Knowing when to kill your projects

Photo by Morgan Basham on Unsplash

For a while now, I have been doing moonlight work to supplement my income. I work in the AEC (Architecture, engineering, construction) in the Architecture aspect of the industry and five years into it; I find the money attached to it laughable.

I will repeat it. Laughable.

Don’t get me wrong; I find my profession perpetually exciting and challenging. However, it is not the boredom that will take me out of it: it’s the burnout and the lack of fair pay.

Freelance work was a low hanging fruit, although I see the irony of pursuing more work of the exact nature on the side. But I know the ins and outs of the process of Architecture. I studied and am currently practising professional, and I also believe I can do it more efficiently as there are fewer gatekeepers to get on with the job. The exception of which is the Client sign-off and the local Council, of course.

Sounds like a plan, right? Up to a point.

Much like the day job, it will have the same issue. In the same instance, these issues are what makes a job exciting and why a project dies. They are a few ones that stand out in this.

The money

Several things can contribute to the death of a project, but the main item that always pops up is finance.

A critical characteristic of an ideal freelance (or moonlight) project is that it needs to be something of a manageable size. Something small enough that it will not consume you as the freelancer in the same sense as your day job. This also means that most potential Clients with these projects will have limited budgets.

Do you really think you can have that Italian marble at that price?

I always start the conversation with the Client about finances and asking them to be honest with themselves. For example, do you think you can have that Italian marble along with a full kitchen remodel? Is that the best value for money? Most Clients will think they know what they are doing, but they rarely do. As the professional in the conversation, you are ethically obligated to advise the Client of this lack of knowledge in the most polite way.

No design work has been done at this point. I am simply gauging if the project has some legs to go with and if I need to reel in the Client’s expectations. Or if they are nuts, immediately pop that bubble and dodge that bullet that is the pain in the ass project.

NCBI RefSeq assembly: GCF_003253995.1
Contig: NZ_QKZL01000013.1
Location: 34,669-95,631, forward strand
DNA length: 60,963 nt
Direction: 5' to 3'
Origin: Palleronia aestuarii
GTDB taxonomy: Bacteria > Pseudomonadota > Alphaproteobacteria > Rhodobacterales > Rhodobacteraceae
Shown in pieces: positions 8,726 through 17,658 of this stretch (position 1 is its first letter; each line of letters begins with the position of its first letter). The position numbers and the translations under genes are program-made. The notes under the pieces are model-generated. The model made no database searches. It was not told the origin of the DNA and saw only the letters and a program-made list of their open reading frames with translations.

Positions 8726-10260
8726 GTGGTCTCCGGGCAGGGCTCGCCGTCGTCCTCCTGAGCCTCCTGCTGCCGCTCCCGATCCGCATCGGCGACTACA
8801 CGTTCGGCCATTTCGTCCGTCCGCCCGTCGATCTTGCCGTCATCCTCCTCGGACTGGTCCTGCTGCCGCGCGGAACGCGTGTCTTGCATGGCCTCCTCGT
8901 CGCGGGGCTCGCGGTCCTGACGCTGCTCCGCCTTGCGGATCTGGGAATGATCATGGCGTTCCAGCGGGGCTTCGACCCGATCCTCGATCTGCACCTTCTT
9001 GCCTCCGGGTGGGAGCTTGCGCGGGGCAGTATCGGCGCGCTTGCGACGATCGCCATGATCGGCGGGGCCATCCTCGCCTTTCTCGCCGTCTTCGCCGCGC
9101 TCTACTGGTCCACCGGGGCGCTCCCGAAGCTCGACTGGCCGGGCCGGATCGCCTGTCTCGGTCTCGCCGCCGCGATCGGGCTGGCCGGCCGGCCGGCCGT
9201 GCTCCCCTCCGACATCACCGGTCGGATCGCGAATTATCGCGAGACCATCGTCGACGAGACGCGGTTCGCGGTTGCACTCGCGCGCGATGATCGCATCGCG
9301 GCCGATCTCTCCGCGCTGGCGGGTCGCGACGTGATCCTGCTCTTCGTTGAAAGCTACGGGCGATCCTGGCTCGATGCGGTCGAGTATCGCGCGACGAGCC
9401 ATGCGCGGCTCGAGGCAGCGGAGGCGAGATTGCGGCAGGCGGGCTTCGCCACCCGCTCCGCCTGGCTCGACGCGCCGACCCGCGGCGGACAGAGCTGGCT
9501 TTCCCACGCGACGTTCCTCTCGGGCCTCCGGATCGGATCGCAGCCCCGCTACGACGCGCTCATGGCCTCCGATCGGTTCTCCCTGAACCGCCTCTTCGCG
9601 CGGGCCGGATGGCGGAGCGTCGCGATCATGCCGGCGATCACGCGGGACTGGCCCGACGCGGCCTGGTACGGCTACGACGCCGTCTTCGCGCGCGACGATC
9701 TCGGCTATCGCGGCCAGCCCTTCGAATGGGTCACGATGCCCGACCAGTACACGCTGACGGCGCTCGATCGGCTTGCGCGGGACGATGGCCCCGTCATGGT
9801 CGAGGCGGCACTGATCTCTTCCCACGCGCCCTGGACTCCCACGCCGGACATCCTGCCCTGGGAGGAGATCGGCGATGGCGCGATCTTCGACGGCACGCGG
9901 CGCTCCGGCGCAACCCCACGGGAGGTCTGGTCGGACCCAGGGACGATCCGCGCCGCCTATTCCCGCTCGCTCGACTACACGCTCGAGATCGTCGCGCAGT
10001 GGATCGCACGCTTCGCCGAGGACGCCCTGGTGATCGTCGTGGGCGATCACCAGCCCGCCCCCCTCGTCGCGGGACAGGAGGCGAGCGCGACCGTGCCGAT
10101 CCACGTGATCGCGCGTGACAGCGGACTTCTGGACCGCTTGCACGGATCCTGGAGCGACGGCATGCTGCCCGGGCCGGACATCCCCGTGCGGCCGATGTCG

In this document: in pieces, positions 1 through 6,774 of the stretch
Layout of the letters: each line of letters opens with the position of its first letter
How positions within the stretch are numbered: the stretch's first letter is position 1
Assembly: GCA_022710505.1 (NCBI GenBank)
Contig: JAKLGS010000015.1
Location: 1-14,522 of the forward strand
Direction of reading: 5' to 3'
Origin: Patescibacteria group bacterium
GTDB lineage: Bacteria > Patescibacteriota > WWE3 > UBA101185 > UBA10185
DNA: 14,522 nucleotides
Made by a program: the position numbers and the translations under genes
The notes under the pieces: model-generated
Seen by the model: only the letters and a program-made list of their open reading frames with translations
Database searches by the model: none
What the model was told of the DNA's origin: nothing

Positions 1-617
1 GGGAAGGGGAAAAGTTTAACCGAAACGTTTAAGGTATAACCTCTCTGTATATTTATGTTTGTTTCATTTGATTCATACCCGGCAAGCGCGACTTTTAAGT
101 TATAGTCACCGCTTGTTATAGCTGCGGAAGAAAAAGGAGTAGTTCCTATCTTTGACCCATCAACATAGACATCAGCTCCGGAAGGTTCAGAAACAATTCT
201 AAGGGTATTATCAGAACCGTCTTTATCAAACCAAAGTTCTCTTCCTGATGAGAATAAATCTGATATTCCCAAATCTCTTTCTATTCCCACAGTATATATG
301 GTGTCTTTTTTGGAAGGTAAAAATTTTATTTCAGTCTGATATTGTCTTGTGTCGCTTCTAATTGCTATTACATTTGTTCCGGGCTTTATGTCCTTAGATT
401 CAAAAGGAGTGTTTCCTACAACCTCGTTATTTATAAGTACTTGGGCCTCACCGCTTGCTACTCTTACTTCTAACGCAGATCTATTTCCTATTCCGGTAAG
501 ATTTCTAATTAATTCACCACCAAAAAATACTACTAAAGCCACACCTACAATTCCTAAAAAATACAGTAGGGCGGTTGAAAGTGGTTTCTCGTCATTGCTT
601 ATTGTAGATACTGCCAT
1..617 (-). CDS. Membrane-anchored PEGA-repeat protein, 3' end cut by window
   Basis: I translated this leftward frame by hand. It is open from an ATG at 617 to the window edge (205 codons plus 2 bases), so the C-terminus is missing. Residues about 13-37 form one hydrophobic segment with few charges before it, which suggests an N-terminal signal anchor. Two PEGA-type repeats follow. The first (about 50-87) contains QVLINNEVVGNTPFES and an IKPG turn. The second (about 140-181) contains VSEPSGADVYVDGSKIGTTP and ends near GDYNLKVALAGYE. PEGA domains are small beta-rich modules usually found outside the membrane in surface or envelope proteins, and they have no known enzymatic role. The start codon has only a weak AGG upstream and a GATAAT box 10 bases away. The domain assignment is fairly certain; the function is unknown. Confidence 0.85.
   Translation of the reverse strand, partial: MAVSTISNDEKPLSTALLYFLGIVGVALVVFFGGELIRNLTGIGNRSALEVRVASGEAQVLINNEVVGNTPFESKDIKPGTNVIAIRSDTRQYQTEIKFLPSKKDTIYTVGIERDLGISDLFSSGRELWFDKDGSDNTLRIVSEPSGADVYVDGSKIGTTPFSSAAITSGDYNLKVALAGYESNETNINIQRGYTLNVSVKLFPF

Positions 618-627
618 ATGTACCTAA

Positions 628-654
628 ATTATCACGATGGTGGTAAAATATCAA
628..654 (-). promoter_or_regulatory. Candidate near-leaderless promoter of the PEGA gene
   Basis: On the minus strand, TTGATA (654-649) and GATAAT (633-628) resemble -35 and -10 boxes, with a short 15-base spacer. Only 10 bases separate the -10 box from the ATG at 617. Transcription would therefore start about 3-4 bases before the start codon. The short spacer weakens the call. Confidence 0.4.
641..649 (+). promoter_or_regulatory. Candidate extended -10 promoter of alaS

The Client

Sometimes, it’s simply the Client.

This industry (the AEC) is heavily reliant on relationships. Primarily professional relationships with other consultants involved in the industry. Engineer, surveyors, planners, suppliers and manufacturers. They are the colleagues who lend their expertise to a project to make informed and deliberate decisions for our proposals as a lead designer.

Clients are technically at the top of the totem pole, as they are the ones with the initial brief. Often this initial brief is muddy and fogged up. Designers and Architects provide clarity in that blur.

But now and then, some Clients are simply … well, rude. Not realistic, pushy and needy.

Starting in the freelance aspect of my career, most Clients seem to imply or even say that they are the ones doing me a favour. So this is going to be suitable for your portfolio. It’s a good stepping stone for you.

There is some level of truth to this. But rightly or wrongly, it is simply condescending. Regardless of how innocent that comment is, I think it is merely tone-deaf. I also merely think it is not necessary to mention. I am here to provide a service. That is all.

This is where it usually ends for that potential Client and me.

And when it all comes together …

And at the end of it, it simply just culminates into a crap project.

Rude and condescending Client, with a minimal budget for a flamboyant brief. This is all so easy to spot in the first ten minutes of a conversation or a poorly worded email.

Sometimes, things just hit the pan at a later date. Perhaps at the middle where we find out more information about the previously unknown building for renovations. It either counters the intent of the projects or increases its scope. Therefore, increasing the cost of the construction and additional fees for the consultants. Designers and the rest of the professional team.

Some colleagues that are also engaging in freelance work that this is simply part of the job. I think yes, but I also think I have the choice of saying no to incompatible projects and people. The work is hard enough, and I am on the notion that since this is freelance work, I have the choice to say no.

It is one perk of being the one drumming up the work.

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I draw and design often. I write sometimes. www.metropolitan.design

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Jonnel Mamauag

Jonnel Mamauag

I draw and design often. I write sometimes. www.metropolitan.design

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